# Estimate involving $L^{\infty}$ norm of function in $H^2(\mathbb{R}) \cap H^{-1/2}(\mathbb{R})$

I have a question concerning a Gagliardo-Nirenberg type inequality involving the $$L^{\infty}$$-norm on the unbounded domain $$\mathbb{R}$$:

To be more precise, I have encountered the following estimate

$$\| f \|_{L^{\infty}} \leq C \| f \|_{L^2}^{1/2} \| f_x \|_{L^2}^{1/2}$$

for some constant $$C$$ depending only on $$f$$, where $$f$$ is an element of $$H^2(\mathbb{R}) \cap \dot{H}^{-1/2}(\mathbb{R})$$, the latter being the homogeneous fractional Sobolev space in terms of Fourier transforms and $$f_x$$ denoting the (first) derivative .

For a bounded domain $$I \subset \mathbb{R}$$, the analogous statement follows immediately from the Gagliardo-Nirenberg inequality which may be found in Brezi's Functional Analysis book (Chapter 8, Comment 1 (iii), Equation (42)) and the Poincaré inequality.

I, however, am interested in the inequality for the unbounded domain $$\mathbb{R}$$.

Is anyone aware of general interpolation inequalities taking care of this case? Help is much appreciated!

Thank you!

A way to do it is with the Fourier transform $$\hat{f}(y) = \int_{\mathbb{R}} e^{-2i\pi\,xy}f(x)\,\mathrm{d} x$$. Using Fourier inversion theorem, the definition of the Fourier transform, multiplying and dividing by $$\sqrt{1+|2\pi x|^2}$$ and then using the Cauchy-Schwarz inequality yields $$\|f\|_{L^∞} = \|\hat{\hat{f}}\|_{L^∞} ≤ \int_{\mathbb{R}}|\hat{f}| ≤ \left(\int_{\mathbb{R}} \frac{\mathrm{d}x}{1+|2\pi x|^2}\right)^\frac{1}{2} \left(\int_{\mathbb{R}} (1+|2\pi x|^2)\,|\hat{f}(x)|^2\,\mathrm{d}x\right)^\frac{1}{2}.$$ Notice that the first integral is not difficult to compute $$\int_{\mathbb{R}} \frac{\mathrm{d}x}{1+|2\pi x|^2} = \frac{1}{2\pi}\int_{\mathbb{R}} \frac{\mathrm{d}y}{1+|y|^2} = \left[\frac{\arctan(x)}{2\pi}\right]_{x=-\infty}^∞ = \frac{1}{2}.$$ By the properties of the Fourier transform, the second integral is nothing but $$\left(\int_{\mathbb{R}} (1+|2\pi x|^2)\,|\hat{f}(x)|^2\,\mathrm{d}x\right)^\frac{1}{2} = \left(\left\|f\right\|_{L^2}^2 + \left\|\nabla f\right\|_{L^2}^2\right)^{1/2}.$$ Your inequality now just follows by scaling. Just apply the above inequality to $$f_r(x) := f(x/r^2)$$ and noticing that $$\|f_r\|_{L^\infty} = \|f\|_{L^\infty}$$, $$\|f_r\|_{L^2} = r\,\|f\|_{L^2}$$ and $$\|\nabla f_r\|_{L^2} = \frac{1}{r}\,\|\nabla f\|_{L^2}$$, this leads to $$\|f\|_{L^\infty} \leq \frac{1}{\sqrt{2}} \left(r \,\left\|f\right\|_{L^2}^2 + \frac{1}{r} \,\left\|\nabla f\right\|_{L^2}^2\right)^{1/2}$$ Now optimize with respect to $$r$$, i.e. take $$r = \left\|\nabla f\right\|_{L^2} / \left\|f\right\|_{L^2}$$, to get $$\|f\|_{L^\infty} \leq \left\|f\right\|_{L^2}^{1/2} \,\left\|\nabla f\right\|_{L^2}^{1/2},$$ i.e. your inequality holds with the constant $$C = 1$$.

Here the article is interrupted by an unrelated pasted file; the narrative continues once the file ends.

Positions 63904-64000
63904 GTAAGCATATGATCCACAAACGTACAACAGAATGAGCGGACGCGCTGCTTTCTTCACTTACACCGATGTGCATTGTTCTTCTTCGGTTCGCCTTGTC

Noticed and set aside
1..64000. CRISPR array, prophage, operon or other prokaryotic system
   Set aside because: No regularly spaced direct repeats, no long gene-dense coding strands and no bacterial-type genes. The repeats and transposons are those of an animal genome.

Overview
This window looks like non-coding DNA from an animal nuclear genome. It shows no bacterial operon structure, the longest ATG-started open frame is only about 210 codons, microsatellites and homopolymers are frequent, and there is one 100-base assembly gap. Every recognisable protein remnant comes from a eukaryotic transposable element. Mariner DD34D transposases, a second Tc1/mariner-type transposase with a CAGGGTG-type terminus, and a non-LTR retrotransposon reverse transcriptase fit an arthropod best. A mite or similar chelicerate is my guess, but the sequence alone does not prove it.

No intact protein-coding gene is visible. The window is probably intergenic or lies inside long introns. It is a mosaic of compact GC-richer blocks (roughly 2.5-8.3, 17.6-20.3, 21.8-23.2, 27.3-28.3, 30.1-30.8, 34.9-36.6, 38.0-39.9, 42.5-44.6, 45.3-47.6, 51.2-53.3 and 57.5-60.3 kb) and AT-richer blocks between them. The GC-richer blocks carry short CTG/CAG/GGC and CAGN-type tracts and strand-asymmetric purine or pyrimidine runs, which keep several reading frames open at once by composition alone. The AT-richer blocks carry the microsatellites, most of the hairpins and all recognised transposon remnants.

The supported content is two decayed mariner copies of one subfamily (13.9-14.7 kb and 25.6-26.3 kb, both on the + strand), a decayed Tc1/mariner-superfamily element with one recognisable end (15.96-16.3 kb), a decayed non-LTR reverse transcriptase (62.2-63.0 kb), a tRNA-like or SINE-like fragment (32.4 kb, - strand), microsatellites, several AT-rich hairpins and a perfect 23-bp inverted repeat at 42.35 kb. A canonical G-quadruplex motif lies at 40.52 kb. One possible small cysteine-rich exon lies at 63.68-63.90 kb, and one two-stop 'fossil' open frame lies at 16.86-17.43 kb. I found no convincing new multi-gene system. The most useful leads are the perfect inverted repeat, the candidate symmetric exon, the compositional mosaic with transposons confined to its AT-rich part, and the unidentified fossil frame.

Remark: The constant $$1$$ is sharp. Indeed, taking $$f$$ such that $$\widehat{f}(y) = (1+|2\pi y|^2)^{-1}$$, then $$\|f\|_{L^\infty} = \int \widehat{f} = 1/2$$ and (using for instance the Beta function) one obtains $$\left\|f\right\|_{L^2} = \left\|\nabla f\right\|_{L^2} = 1/2$$.
• Thank you for your help! I will definitely keep in mind the trick of representing $f$ as $\hat{\hat{f}}$ to inject integrals into my equations/inequalities! That was the key idea (besides Plancherel and integration by parts) that, for whatever reasons, escaped my mind. Commented Sep 5, 2022 at 11:24